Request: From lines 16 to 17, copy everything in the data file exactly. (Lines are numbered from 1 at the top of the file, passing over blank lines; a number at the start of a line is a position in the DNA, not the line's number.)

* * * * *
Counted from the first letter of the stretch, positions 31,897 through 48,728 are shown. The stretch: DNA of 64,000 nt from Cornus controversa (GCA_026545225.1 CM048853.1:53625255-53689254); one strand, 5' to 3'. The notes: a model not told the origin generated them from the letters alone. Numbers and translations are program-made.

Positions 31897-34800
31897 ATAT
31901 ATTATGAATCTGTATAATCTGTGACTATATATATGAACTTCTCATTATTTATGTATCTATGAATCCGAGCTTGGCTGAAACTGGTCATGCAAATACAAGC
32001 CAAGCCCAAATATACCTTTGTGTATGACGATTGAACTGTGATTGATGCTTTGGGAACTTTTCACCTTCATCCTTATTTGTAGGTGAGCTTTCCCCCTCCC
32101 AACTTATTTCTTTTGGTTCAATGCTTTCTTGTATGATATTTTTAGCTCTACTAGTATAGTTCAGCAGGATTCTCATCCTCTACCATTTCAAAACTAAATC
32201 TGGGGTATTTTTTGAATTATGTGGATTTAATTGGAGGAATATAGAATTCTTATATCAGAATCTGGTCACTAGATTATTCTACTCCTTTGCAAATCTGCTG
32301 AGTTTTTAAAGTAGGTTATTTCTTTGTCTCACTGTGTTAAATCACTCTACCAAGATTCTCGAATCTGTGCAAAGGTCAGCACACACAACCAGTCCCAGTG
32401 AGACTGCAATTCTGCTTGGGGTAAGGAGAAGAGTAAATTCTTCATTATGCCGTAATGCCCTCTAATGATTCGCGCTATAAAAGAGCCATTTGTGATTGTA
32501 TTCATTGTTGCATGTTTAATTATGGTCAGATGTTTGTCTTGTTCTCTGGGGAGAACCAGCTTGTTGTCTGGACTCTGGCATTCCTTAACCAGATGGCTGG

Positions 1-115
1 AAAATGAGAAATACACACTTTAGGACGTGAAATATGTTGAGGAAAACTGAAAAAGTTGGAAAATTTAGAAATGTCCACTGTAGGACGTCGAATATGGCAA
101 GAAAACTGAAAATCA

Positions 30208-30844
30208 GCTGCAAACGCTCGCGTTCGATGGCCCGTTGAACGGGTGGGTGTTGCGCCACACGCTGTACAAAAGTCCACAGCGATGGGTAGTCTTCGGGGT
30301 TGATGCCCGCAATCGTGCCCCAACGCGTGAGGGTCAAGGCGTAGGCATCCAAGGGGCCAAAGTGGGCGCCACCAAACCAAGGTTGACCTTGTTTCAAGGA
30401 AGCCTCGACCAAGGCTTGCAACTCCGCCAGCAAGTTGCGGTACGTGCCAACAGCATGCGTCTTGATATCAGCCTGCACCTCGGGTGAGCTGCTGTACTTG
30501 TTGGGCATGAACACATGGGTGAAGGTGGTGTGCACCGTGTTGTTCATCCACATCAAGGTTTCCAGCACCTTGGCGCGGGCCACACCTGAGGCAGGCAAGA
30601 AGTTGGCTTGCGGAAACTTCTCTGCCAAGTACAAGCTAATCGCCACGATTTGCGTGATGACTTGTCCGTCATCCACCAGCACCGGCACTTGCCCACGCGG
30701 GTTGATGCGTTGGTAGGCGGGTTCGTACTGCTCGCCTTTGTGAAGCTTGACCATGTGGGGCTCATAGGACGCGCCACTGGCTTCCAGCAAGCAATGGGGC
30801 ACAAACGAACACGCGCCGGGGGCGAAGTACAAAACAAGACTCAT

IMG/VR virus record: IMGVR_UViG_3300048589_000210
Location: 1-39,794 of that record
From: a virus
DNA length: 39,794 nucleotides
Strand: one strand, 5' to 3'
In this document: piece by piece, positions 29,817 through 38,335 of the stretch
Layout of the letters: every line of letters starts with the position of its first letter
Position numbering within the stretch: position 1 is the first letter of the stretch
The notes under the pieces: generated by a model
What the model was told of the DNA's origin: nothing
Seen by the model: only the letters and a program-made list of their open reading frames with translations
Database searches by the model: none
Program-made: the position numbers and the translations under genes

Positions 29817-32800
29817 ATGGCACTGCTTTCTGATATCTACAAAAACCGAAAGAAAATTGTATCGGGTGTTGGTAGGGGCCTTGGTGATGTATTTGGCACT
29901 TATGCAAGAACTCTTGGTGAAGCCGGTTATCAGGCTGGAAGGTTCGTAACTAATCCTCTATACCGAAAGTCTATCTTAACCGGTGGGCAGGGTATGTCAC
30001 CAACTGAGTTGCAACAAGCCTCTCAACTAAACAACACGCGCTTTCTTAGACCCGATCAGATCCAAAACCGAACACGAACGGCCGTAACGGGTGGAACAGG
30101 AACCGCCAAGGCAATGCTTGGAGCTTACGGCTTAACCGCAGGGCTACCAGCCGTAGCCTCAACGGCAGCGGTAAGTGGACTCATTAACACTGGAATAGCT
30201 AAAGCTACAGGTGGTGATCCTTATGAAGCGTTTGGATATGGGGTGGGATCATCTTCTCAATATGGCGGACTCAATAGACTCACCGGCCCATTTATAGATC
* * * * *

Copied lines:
30301 TGATGCCCGCAATCGTGCCCCAACGCGTGAGGGTCAAGGCGTAGGCATCCAAGGGGCCAAAGTGGGCGCCACCAAACCAAGGTTGACCTTGTTTCAAGGA
30401 AGCCTCGACCAAGGCTTGCAACTCCGCCAGCAAGTTGCGGTACGTGCCAACAGCATGCGTCTTGATATCAGCCTGCACCTCGGGTGAGCTGCTGTACTTG